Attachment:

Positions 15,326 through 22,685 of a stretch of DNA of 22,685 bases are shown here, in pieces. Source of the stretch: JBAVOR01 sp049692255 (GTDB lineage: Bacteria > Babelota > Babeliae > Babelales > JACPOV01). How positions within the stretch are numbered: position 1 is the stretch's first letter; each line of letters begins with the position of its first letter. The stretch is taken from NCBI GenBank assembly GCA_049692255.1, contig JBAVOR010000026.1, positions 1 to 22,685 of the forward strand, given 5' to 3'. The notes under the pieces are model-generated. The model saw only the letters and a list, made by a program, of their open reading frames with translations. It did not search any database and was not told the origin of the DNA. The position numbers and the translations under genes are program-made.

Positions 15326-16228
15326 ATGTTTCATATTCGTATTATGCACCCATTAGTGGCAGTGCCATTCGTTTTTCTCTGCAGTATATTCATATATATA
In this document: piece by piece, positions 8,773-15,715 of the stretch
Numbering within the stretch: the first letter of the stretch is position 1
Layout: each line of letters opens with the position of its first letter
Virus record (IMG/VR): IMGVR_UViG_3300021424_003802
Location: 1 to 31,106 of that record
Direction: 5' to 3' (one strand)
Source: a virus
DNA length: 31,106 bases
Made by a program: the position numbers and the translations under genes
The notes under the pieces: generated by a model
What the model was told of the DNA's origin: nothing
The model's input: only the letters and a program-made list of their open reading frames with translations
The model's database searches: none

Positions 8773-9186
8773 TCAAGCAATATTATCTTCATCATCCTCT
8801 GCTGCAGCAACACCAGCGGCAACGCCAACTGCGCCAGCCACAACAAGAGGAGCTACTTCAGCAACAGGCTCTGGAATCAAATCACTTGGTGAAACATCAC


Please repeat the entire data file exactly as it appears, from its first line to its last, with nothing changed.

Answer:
Positions 15,326 through 22,685 of a stretch of DNA of 22,685 bases are shown here, in pieces. Source of the stretch: JBAVOR01 sp049692255 (GTDB lineage: Bacteria > Babelota > Babeliae > Babelales > JACPOV01). How positions within the stretch are numbered: position 1 is the stretch's first letter; each line of letters begins with the position of its first letter. The stretch is taken from NCBI GenBank assembly GCA_049692255.1, contig JBAVOR010000026.1, positions 1 to 22,685 of the forward strand, given 5' to 3'. The notes under the pieces are model-generated. The model saw only the letters and a list, made by a program, of their open reading frames with translations. It did not search any database and was not told the origin of the DNA. The position numbers and the translations under genes are program-made.

Positions 15326-16228
15326 ATGTTTCATATTCGTATTATGCACCCATTAGTGGCAGTGCCATTCGTTTTTCTCTGCAGTATATTCATATATATA
In this document: piece by piece, positions 8,773-15,715 of the stretch
Numbering within the stretch: the first letter of the stretch is position 1
Layout: each line of letters opens with the position of its first letter
Virus record (IMG/VR): IMGVR_UViG_3300021424_003802
Location: 1 to 31,106 of that record
Direction: 5' to 3' (one strand)
Source: a virus
DNA length: 31,106 bases
Made by a program: the position numbers and the translations under genes
The notes under the pieces: generated by a model
What the model was told of the DNA's origin: nothing
The model's input: only the letters and a program-made list of their open reading frames with translations
The model's database searches: none

Positions 8773-9186
8773 TCAAGCAATATTATCTTCATCATCCTCT
8801 GCTGCAGCAACACCAGCGGCAACGCCAACTGCGCCAGCCACAACAAGAGGAGCTACTTCAGCAACAGGCTCTGGAATCAAATCACTTGGTGAAACATCAC